Photo: by Centroaletti / Creative Commons
Slovenian Jesuit Father Marko Rupnik, whose mosaics decorate chapels in the Vatican, all over Europe, in the United States and Australia, has been barred from hearing confessions or offering spiritual direction after what the Jesuits described as complaints about his ministry.
Italian news outlets reported the complaints were accusations of spiritually and sexually abusing adult members of a religious order of women in Slovenia.
Mosaic by Marko Rupnik SJ in the chapel of the National Shrine of St John Paul II, Washington DC. / Photo: by Lawrence OP / Flickr / Creative Commons
At the beginning of October, the Dicastery for the Doctrine of the Faith “closed the case” because the statute of limitations had expired, said a note from the Jesuit headquarters dated Dec. 2.
The restrictions on Father Rupnik’s ministry “remain in effect as administrative measures even after the response of the Dicastery for the Doctrine of the Faith,” said the statement published by the Jesuit superior’s delegate for “the interprovincial houses and works of the Society of Jesus in Rome.”
… The Jesuits’ statement did not provide details about the allegations beyond saying they regarded “his way of exercising his ministry” and that “no minors were involved.”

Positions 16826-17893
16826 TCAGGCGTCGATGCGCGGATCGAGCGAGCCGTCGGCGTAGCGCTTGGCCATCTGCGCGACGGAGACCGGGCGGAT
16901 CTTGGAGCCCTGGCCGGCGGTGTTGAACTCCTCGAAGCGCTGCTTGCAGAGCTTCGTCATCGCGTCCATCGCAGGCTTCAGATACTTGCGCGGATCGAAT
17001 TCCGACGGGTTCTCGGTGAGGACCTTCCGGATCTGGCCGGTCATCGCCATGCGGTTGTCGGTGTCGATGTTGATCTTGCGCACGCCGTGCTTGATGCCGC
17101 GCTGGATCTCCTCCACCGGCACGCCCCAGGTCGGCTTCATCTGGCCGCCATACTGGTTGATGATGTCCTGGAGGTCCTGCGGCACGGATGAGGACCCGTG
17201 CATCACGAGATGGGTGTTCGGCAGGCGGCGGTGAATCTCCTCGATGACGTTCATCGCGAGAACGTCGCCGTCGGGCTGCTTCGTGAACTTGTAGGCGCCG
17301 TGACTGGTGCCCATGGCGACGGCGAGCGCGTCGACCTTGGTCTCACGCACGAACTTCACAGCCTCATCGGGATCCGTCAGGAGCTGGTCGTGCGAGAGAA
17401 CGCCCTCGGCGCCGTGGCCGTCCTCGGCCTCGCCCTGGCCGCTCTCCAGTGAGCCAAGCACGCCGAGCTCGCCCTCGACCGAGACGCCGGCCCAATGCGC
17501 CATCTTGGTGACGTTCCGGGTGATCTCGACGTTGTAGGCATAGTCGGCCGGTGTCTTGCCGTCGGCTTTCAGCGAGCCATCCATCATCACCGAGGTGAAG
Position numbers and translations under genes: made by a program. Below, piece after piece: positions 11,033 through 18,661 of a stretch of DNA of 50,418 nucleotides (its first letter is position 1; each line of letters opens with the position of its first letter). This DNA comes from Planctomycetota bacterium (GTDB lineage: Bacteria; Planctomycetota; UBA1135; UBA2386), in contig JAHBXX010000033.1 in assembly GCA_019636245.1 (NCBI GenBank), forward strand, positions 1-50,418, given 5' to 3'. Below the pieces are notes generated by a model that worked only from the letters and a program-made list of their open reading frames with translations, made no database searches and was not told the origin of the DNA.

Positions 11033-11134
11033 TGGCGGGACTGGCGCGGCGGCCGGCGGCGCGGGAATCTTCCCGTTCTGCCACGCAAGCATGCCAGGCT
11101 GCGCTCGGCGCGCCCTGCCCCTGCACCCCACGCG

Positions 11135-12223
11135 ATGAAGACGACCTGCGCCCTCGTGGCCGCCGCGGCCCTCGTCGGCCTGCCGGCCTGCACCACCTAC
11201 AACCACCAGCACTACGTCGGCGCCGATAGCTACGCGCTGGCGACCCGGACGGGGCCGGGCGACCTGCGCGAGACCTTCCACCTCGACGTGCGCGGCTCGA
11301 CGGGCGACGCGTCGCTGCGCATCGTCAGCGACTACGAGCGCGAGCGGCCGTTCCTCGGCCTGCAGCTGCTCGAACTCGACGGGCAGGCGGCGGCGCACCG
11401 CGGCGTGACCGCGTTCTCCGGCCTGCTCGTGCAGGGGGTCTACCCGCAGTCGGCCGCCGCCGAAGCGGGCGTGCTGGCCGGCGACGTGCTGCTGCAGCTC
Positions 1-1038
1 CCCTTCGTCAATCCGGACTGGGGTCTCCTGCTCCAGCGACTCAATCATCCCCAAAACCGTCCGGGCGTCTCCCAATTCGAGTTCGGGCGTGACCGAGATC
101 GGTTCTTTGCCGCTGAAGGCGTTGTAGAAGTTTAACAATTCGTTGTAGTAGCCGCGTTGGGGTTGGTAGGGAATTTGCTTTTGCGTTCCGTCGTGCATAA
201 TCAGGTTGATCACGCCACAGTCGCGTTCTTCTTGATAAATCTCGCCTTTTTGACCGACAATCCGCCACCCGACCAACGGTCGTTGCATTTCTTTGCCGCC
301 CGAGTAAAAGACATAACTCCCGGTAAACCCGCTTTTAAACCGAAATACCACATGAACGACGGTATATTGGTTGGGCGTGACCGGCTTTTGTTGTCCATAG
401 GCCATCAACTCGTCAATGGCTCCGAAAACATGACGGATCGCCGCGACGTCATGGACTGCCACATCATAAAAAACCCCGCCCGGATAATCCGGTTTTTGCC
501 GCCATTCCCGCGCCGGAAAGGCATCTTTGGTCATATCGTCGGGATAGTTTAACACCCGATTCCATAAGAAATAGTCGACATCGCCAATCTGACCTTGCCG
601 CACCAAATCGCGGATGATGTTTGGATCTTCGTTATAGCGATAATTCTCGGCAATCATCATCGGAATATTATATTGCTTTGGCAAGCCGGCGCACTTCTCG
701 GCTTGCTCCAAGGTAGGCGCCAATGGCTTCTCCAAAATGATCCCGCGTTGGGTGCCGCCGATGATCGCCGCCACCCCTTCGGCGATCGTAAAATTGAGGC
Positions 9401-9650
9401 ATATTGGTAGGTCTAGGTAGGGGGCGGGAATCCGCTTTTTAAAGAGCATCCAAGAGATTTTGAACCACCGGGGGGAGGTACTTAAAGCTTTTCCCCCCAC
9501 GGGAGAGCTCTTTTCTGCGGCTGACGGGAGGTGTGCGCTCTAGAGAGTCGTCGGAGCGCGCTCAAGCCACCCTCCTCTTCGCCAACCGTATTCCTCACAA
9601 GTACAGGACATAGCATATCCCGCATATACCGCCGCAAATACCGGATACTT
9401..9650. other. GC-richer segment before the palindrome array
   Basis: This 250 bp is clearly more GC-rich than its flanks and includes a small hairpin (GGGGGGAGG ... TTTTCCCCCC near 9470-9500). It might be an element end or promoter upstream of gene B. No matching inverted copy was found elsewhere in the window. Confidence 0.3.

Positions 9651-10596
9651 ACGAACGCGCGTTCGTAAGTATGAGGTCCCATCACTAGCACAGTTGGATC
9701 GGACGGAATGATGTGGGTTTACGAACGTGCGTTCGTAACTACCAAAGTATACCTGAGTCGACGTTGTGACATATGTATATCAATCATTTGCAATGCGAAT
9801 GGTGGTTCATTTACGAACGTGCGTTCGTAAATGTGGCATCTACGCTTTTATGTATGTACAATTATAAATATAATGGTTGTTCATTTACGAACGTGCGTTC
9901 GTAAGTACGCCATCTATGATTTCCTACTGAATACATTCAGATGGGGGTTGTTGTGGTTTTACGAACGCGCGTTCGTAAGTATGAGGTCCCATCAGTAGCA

An Italian magazine interviewed the artist several years ago:
A Slovenian Jesuit from Zadlog, born in 1954, a priest since 1985, Rupnik has been consultant to the Pontifical Council of Culture since 1999 and currently he teaches at the Pontifical Oriental Institute and the Gregorian University. In the Atelier – in the shadow of the Basilica of Saint Mary Major – the mosaics take shape with which this artist-theologian, a student of Father Tomás Spidlík, has decorated churches all over the world. The ones in the Redemptoris Mater chapel, in the second loggia of the Apostolic Palace in the Vatican, made in 1999, are famous. At the end of 2007 he finished the five Mysteries of Light for the facade of the Lourdes Shrine.
Rupnik is quoted as saying:
One needs to be very familiar with the Word of God – because, as Nicene II says, art is a translation of the Word of God – and with the memory of the Church: the Fathers, the saints, Christian art. One also needs to be inward with the debate of the century in which one lives, that is to be familiar with the contemporary artistic idiom, and to be inserted in the life of the Church. One must have a spiritual life, live the same difficulties as our contemporaries so as to be able to share with them the steps in the redemption bestowed to us. For us at the Aletti Center, working in chorus is fundamental. Working together, constantly engaging in mutual charity and fruitful dialogue. Out of the Church one creates for the Church.